(Extracted from Dave Black Online, March 17, 2015. Used by permission.)
While I’m at the computer, let me add a brief word about my views on the professional pastorate, since I will also be dealing with this topic in my new book. It is not eldership but clericalism that is the danger. Obversely — and this is of vital importance — we can make anti-clericalism into an idol, a god at whose clay feet we worship with as much zeal and passion as those who bow the knee to the clerical system. (This anti-clerical attitude is apparent in several recent posts in various blogs.) I have no doubt that a stipendiary clergy pauperizes our people and places tradition above Scripture. But this is more than a question of who does what. If we are to maintain a voluntary system we must do so not only in obedience to the mind of Christ but also in obedience to the mind of the Spirit of Christ. I am well aware that a great many good and thoughtful professional pastors hold positions with which I disagree. I am also aware that for every local church that loses its professional pastor for reasons of the latter’s conscience, a replacement will be found from within the ranks of those who feel themselves called to the professional ministry. I believe most professional pastors do what they believe is the correct course of action, and they do so conscientiously. Some of them (many of whom I know personally) are motivated by a belief that they can do more good by striving for reform from within their churches than by planting new churches. They plead for understanding and support from former paid pastors. Should they resign for reasons of conscience, they would do so only with the deepest regret, and future criticism they might make of the stipendiary clergy would be offered in a spirit of deepest empathy and the most cordial love. They know they are not better or wiser than those who continue in their paid pastorates. They pray and labor for a clergy that comprises every single follower of Jesus Christ, and they expect God to answer their prayers. They realize that the Great Commission will never be accomplished by trained and paid workers simply because we can never train and pay enough workers to get the job done. However, a danger exists that the appeal for voluntary leadership will lead to a new kind of Galatianism that claims the superiority of their “non-circumcised” status over against those who have submitted to the legalism of circumcision. Paul’s response should put an end to pride on either side: “For in Christ Jesus neither circumcision nor uncircumcision amounts for anything, but only faith working in love” (Gal. 5:6). True faith is always a gracious faith; it works itself out by love for God and love to our brethren. It is not merely an intellectual faith, for “we all have knowledge; knowledge puffs up, but love builds up” (1 Cor. 8:1). It is a faith that is always expressed in kindness and affection and in a readiness to bear with the weaknesses of others. I censure myself as much as any other blogger out there when I say this: Love is utterly opposed to telling others in a condescending spirit what they “ought” to do, for truth is perfected only in love. So to my fellow reformers I say: Let others see our love and feel our heart of compassion even as they listen to our words of exhortation and correction. Let us not pride ourselves on having found the “only right way,” for Christianity is much more than correct doctrine, even correct ecclesiology. The one essential of the Christian life is love, and one expression of Christian love is a tolerance of diversity — a tolerance that does not spring from indifference but rather from an awareness that church practices are subordinate to what is essential.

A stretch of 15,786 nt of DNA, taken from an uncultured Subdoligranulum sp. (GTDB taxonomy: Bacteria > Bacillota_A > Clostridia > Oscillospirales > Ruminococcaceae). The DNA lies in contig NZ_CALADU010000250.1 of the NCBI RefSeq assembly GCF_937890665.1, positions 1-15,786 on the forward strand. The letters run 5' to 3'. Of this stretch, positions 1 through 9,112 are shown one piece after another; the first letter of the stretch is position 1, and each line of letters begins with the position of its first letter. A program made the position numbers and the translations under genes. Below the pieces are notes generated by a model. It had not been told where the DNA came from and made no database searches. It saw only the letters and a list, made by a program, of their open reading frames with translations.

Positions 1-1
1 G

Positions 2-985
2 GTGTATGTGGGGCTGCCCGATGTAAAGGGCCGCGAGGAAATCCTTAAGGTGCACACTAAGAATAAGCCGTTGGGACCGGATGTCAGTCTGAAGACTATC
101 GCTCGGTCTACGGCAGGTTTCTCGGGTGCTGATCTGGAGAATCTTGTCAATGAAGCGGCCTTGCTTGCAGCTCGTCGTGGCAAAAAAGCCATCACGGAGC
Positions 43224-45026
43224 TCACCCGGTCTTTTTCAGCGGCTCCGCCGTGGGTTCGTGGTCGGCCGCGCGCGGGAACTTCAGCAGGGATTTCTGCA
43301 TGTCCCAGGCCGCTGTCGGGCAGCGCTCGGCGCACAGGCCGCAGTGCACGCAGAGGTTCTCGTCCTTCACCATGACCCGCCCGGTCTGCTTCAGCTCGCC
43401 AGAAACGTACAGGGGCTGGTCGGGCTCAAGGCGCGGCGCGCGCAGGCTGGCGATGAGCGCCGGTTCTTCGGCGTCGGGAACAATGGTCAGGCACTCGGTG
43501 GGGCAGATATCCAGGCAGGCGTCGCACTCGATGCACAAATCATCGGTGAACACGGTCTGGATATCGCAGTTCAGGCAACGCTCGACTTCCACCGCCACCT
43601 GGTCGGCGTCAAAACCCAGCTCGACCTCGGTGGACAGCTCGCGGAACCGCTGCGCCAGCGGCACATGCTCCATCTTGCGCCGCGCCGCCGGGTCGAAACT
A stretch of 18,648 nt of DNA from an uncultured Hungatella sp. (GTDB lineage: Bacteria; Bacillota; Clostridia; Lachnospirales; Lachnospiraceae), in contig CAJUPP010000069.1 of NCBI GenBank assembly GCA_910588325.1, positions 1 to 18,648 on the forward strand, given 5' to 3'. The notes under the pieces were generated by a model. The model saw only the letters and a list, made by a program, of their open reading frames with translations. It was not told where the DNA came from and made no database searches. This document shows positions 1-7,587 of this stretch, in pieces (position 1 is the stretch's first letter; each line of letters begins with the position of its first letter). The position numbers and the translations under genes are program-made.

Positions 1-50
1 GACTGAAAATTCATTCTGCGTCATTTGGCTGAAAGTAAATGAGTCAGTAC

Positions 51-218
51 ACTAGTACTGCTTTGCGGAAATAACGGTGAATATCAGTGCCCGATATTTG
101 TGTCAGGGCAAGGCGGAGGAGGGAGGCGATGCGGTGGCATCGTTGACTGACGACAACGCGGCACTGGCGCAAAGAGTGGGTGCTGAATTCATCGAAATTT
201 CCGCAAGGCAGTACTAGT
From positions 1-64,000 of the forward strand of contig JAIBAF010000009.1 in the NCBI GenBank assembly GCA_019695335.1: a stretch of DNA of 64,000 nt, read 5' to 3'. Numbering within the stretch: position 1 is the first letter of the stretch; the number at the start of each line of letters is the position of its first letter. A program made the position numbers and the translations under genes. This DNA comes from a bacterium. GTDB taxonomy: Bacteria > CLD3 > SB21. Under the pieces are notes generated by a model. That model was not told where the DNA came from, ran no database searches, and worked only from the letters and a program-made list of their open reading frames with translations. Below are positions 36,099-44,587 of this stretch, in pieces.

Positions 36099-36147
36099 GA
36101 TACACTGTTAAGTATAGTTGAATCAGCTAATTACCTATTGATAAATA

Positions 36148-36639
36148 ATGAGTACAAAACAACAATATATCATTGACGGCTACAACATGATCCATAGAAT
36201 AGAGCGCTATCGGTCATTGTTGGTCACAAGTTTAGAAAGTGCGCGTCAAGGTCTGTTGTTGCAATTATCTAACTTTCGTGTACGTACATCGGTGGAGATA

To give you an example from my own congregation: When our elders decided to use a single loaf of bread during the observance of the Lord’s Supper (in keeping with their interpretation of 1 Cor. 10:16-17), several members of our congregation expressed to them the uncomfortable feeling they had when touching a single loaf of bread with their fingers, and so alongside the one loaf was placed a platter on which had been laid bread that had been sliced into bite-sized pieces. I venture to insist that, far from being a compromise on the part of our elders, this was an exquisite demonstration of their love for the brethren. In other words, these leaders refused to turn forms into essentials. Whatever strengthens faith is valuable as a help but is worthless as a legalism. It is possible to support professional missionaries without becoming one yourself. (I do.) It is also possible to work with stipendiary pastors to propagate the truth that is revealed in Christ. (I do.) On the face of it, this would appear to be an act of compromise. But we must always separate our personal convictions from our willingness to cooperate with others in the cause of the Gospel. We who are non-professional missionaries must be careful not to judge professional missionaries any more than Paul condemned those who lived by the Gospel. Whether or not we are paid to be a missionary is a technicality. Spiritually, all obedient followers of Christ are missionaries to the non-Christian world. The same Spirit is given to all of us, and where the Spirit is, there is liberty of the most amazing kind (2 Cor. 3:17). If we focus too narrowly on matters of church organization, we face the very grave danger of missing the revelation of the Spirit as the Spirit who labors for the salvation of the world. Every form of Christian mission can and must be undertaken in, with, and by that one and the same Spirit, with each individual finding her or her own proper work under the one Spirit’s guidance. So beware! The road back to Galatianism is all too easy to take.